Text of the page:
And since he doesn't really give a hoot about baseball, I can't pull out the "1972 ALCS" card in response. Nor will I gain any advantage if the A's win. If the Tigers lose, it won't bother him in the slightest.

What was the subtitle of Moneyball? The art of winning an unfair game? This is an unfair game. I care about this ALCS, and he doesn't. He can't lose; I can't win. My best case scenario in this particular game is a tie.

My feelings of pure altruism toward playoff baseball lasted about a day and a half. My competitive drive has returned. I need the A's to beat the Tigers. How do we fix it so that happens?

2006-10-08 16:35:44
1.   Linkmeister
2006-10-08 18:49:54
2.   Vishal
i don't think that kind of fix is allowed. remember the black sox!
2006-10-08 18:57:48
3.   Daniel Zappala
I don't think you need to fix anything. The Tigers have been the darlings of baseball for much of the season, but the A's, to the contrary of all predictions, have quietly kept winning. I won't be surprised at all if the A's win this series. They just seem to keep winning.
2006-10-08 19:25:54
4.   FirstMohican
If they do and he says "Well, the Tigers beat the A's", just say "Well, you live in Detroit."
2006-10-08 19:30:43
5.   Ken Arneson
4 That won't work, either. He doesn't live in Michigan anymore.
2006-10-08 21:20:47
6.   Voxter
That blog entry from Paul Ford is a great example of why blogs are not evil. Thanks for pointing me to it.
2006-10-08 21:35:45
7.   Bluebleeder87
great read Ken, truly enjoyed it.
2006-10-08 21:37:00
8.   Bluebleeder87

agreed, i can quote a couple of things that truly hit home.

2006-10-09 09:46:50
9.   Vishal
ask him if the womenfolk up there are called michigeese.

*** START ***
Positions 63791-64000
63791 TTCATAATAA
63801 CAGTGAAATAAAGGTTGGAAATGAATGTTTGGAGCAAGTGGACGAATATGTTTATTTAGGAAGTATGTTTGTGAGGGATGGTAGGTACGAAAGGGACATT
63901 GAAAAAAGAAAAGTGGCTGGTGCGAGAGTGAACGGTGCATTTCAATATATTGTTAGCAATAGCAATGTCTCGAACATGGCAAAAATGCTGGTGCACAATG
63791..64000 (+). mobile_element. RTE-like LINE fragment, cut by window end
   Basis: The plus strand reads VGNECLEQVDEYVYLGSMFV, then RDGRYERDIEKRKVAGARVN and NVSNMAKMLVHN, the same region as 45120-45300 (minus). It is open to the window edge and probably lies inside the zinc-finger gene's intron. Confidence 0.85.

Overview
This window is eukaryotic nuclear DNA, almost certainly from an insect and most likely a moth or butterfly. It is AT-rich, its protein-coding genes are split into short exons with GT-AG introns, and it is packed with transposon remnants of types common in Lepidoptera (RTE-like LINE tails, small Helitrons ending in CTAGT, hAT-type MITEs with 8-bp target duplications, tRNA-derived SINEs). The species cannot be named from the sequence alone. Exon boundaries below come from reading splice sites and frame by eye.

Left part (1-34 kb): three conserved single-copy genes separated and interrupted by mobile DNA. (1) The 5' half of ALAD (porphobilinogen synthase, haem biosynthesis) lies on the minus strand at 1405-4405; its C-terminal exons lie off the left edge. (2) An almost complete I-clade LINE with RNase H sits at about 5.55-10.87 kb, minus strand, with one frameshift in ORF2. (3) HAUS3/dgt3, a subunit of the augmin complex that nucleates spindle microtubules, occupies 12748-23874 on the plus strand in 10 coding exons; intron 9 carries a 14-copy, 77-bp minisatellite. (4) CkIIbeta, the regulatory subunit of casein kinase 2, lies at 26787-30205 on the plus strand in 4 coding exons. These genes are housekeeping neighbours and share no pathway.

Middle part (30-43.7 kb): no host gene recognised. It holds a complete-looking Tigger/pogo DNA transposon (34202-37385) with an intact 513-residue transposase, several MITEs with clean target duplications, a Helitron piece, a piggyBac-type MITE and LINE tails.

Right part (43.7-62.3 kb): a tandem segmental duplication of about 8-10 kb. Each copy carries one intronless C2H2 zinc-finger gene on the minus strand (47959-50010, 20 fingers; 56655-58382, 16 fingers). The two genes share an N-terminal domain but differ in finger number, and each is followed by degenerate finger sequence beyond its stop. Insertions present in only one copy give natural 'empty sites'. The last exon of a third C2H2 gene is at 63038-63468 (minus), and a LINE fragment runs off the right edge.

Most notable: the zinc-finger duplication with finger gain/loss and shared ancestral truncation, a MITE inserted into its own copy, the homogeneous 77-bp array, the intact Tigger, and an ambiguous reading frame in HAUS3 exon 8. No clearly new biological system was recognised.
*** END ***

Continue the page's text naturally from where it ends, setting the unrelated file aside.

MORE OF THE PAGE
2006-10-09 14:19:37
10.   standuptriple
Anybody have a clue about the start time on Wed? MLB/FOX is giving me TBD. WTF? How can I plan out an escape from work in <24hours notice? Come on Bud! Git 'er dun.
2006-10-09 15:24:41
11.   Philip Michaels
10 5 p.m., says ESPN and the A's official Web site.

"I am an intimate object," says my Tivo. "Why are you asking me questions expecting a reply?"

Actually, my TiVo lists baseball at 5 p.m. for both Fox and F/X on Wednesday, meaning both games will be going simultaneously. Here's guessing in the Bay Area that the Mets and Cardinals will be banished to basic cable.

2006-10-09 18:27:54
12.   Vishal
[11] what you do with your tivo is your business, but i hope you meant "inanimate" ;)
2006-10-09 19:11:25
13.   Philip Michaels
12 Damn my feeble brain.
2006-10-10 14:20:24
14.   Ghostof64
Racking the depths of what's left of my brains, it seems to me that the solution to the problem of slowing down the speed of Justin Verlander's fast balls relative to A's batters lies in Einstein's theory of special relativity. Now we just have to find a few clever engineers to work out the practical details.

Or else, A's batters will just have to find a way to slow down the pitches in their minds.

As for your friend, your come-back line obviously is "Well you've got winters".